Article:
Prize is just bragging rights (and / or whatever prize permies wants to give).
    The fun is in the events, pitching in, meeting other permies in the area, and the videos.

    Also, has the potential to have multiple people pitch in to defray the cost of rented equipment, etc.

    I suppose for some projects, it's possible this could even be held in local "Makers space" facilities. And just setting it there could rub off and infect more brains with permaculture. Mwah-ha-ha!

    Mariamne

     
    Adam Klaus
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    paul wheaton wrote:When I figure out how the lightbulb thing didn't work, then I will figure out how to get this to work for other stuff.

    The lightbulb thing was going to be the first in a series of dozens/hundreds. Since it did a faceplant, I am now faced with either abandoning the whole thing or changing the way I do it.



    I think the prize concept for innovation on a topic is solid. I think the specific challenge in this case was the cause of failure. Dont throw out the baby with the bathwater, just try a different challenge within the same framework.

    The stuff on floating pond islands in Geoff's newest video is exactly the type of challenge that I would think of. I have mused quite a bit for a year now on that topic, looking for a better concept than the ones in my mind. Geoff puts out the video, and the related thread is suddenly filled with other innovations on the idea. Bingo! Make it a contest, and see just how far people can go with this basic idea.
     
    K Nelfson
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    David Livingston wrote:Think of a light bulb as a very slow fire in a vacuum or inert gas



    Yes. That's the problem. Repairing a bulb is possible, but requires a vacuum pump and/or gas supply and a filament. Is this bulb a better solution if most people would also have to buy a good vacuum pump and other tools for repair? A a light-bulb repair shop is the solution but I don't know how well that will work in the USA. We have to consider the whole picture...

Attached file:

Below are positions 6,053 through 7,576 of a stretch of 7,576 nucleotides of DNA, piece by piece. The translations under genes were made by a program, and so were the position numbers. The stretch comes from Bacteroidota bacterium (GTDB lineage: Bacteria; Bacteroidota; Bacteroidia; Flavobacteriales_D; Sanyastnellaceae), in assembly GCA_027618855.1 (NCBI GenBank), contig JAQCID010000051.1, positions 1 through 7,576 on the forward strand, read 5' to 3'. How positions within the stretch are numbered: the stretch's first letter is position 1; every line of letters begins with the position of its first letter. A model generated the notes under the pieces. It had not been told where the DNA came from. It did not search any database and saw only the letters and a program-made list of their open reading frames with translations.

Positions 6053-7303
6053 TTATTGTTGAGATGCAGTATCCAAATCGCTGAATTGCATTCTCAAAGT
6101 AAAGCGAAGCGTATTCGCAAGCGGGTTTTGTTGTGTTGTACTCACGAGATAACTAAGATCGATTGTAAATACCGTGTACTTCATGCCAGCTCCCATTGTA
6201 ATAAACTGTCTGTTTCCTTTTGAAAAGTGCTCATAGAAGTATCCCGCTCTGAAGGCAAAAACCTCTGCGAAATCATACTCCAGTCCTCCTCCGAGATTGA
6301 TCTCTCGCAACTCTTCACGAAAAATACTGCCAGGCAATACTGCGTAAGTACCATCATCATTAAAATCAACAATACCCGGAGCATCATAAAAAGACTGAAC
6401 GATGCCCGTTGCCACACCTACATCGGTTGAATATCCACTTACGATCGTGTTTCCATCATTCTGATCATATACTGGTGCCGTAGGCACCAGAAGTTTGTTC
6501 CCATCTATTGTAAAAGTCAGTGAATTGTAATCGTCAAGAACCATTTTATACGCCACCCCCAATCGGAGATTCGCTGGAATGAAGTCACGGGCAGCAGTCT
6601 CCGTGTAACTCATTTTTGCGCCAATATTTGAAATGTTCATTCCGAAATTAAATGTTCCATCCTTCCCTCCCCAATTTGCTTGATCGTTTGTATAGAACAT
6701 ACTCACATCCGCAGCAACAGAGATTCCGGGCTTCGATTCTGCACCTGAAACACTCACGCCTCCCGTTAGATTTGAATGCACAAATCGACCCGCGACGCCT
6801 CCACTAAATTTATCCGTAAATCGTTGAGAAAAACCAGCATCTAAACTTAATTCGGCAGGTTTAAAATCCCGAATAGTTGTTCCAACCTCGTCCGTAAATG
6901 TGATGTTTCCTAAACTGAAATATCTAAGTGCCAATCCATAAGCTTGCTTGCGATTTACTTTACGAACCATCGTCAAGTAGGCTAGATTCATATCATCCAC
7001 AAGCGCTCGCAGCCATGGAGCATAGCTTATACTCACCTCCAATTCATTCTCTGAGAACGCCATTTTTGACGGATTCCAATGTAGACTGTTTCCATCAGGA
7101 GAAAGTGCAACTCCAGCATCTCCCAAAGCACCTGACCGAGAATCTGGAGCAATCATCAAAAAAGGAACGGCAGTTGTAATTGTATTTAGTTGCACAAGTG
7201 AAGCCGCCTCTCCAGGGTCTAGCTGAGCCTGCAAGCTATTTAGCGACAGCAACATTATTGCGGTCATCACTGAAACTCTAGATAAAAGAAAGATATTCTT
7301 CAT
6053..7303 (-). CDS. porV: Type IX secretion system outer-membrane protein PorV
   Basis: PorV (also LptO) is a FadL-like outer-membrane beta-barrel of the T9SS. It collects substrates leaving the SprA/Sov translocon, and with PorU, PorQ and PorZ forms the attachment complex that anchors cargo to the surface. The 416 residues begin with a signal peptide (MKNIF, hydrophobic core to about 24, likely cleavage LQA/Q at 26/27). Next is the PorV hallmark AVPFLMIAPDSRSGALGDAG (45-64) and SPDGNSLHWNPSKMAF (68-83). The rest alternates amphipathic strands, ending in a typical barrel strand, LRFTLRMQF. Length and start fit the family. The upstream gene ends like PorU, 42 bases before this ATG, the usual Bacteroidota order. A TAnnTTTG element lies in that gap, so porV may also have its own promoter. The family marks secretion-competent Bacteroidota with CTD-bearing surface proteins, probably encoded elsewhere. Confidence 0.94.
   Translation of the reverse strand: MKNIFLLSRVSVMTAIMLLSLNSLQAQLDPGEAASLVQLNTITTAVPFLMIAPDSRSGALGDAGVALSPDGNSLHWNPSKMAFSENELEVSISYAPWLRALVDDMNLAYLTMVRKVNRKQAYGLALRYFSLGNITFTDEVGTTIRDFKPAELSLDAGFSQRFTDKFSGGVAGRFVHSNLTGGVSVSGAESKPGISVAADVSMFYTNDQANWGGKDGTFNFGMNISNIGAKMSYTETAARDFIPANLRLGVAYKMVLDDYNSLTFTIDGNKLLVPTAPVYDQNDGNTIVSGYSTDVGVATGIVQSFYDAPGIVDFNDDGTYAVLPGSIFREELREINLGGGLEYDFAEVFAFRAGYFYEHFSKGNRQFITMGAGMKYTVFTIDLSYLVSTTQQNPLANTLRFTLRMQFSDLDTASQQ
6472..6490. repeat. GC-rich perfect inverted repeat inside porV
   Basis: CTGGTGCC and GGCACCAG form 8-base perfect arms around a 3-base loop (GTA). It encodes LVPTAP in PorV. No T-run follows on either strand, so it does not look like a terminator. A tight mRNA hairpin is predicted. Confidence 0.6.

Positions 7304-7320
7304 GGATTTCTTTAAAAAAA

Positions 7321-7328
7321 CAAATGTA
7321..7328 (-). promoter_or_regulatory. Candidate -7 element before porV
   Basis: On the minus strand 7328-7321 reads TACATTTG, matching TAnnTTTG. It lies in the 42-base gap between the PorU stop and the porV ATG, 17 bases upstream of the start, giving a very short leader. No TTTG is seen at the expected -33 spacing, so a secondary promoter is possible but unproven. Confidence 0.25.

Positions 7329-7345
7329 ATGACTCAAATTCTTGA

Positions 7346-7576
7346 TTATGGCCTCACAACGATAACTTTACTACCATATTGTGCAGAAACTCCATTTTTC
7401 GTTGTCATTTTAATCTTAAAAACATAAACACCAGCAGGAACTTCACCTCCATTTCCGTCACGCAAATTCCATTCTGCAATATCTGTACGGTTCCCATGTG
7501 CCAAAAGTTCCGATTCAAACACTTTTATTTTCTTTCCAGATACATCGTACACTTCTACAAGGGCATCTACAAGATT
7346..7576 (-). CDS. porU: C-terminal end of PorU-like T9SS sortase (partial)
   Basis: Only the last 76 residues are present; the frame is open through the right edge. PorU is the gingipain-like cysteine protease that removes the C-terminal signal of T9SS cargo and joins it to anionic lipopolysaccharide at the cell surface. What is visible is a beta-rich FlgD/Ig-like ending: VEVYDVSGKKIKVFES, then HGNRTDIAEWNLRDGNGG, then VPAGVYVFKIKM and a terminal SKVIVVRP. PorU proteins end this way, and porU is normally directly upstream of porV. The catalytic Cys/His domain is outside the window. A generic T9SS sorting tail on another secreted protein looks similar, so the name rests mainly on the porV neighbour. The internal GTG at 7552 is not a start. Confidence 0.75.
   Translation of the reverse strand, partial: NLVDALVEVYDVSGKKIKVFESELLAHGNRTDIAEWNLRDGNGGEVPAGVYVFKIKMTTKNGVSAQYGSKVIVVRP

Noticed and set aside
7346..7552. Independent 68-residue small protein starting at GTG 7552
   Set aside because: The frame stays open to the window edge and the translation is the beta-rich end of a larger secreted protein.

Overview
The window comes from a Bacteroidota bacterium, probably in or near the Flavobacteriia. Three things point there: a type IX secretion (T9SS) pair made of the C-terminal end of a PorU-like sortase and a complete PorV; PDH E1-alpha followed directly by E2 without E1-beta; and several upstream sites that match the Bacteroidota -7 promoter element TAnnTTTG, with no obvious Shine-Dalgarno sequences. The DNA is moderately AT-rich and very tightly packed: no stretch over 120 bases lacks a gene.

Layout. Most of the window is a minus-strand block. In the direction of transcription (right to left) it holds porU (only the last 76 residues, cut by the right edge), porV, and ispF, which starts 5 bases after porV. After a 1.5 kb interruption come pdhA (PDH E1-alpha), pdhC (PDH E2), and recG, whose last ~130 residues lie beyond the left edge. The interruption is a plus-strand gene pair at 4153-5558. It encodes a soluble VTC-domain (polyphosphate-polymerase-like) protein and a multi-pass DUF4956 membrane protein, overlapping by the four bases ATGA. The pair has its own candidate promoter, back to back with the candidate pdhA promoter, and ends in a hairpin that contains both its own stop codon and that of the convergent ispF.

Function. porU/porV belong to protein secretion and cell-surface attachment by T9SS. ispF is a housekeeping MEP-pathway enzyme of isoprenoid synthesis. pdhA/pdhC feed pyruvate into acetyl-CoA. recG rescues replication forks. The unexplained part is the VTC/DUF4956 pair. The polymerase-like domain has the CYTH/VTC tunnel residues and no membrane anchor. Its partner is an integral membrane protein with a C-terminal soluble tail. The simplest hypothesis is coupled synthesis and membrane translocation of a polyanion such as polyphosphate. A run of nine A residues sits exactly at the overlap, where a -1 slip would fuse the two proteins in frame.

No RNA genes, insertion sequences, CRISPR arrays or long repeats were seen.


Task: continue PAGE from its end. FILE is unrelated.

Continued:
paul wheaton
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    For $100 you could get a dozen bulbs, 200 spare filaments and the tools to replace the filaments.
     
    K Nelfson
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    It's under vacuum. That's why the filament lasts so long. And there's often halides to avoid metal deposition on the inside of the bulb.
     
    Jennifer Jennings
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    Adam Klaus wrote:Hi Paul, reading today's daily email, you specifically said that you wanted to "encourage further innovation in homesteading, permaculture and things I would like to see become a reality."

    That spoke to me, in a way that the lightbulb challenge didn't.

    I would be very interseted in innovation that is more about biological systems, and not technological invention. If you were to promote challenges that relate to working directly with living systems to make life better and homesteading easier, I would love to participate.

    Hope that helps, good luck!



    Adam's statement speaks to the fact that we all have very different interests and skill sets, and therefore can contribute in different ways and approach the problem from different angles - some of which may never have been realized by the tekkie, or the organic farmer, as individuals. This is more what I wanted to say earlier - our diversity is our biggest strength, but only as long as everyone has the opportunity to contribute (just like in the garden).
     
    gardener
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    I can only speak for myself, but I would love to have worked on a lightbulb in that thread. Unfortunately, I just don't have any money to spare. Right now, keeping food on the table is more important and I can't even spend twenty dollars to get supplies to try giving it a go. I had been watching for free items to come up, but nothing I would have needed was showing on freecycle or among friends. I suspect it tends to be that those with money don't always have the time and those with the time don't have the money.

    I think instead of a contest with set time limits and limited options, it might be awesome to see an innovation forum. Something where people can say they would like to see an innovation in X and then what bounty they offer. The person who can demonstrate a working prototype of that innovation then earns the bounty. Anyone could contribute ideas and opinions, but no payment until there was a working entry. Just a thought.
     
    Just the other day, I was thinking ... about this tiny ad:
    Switching from electric heat to a rocket mass heater reduces your carbon footprint as much as parking 7 cars
    http://woodheat.net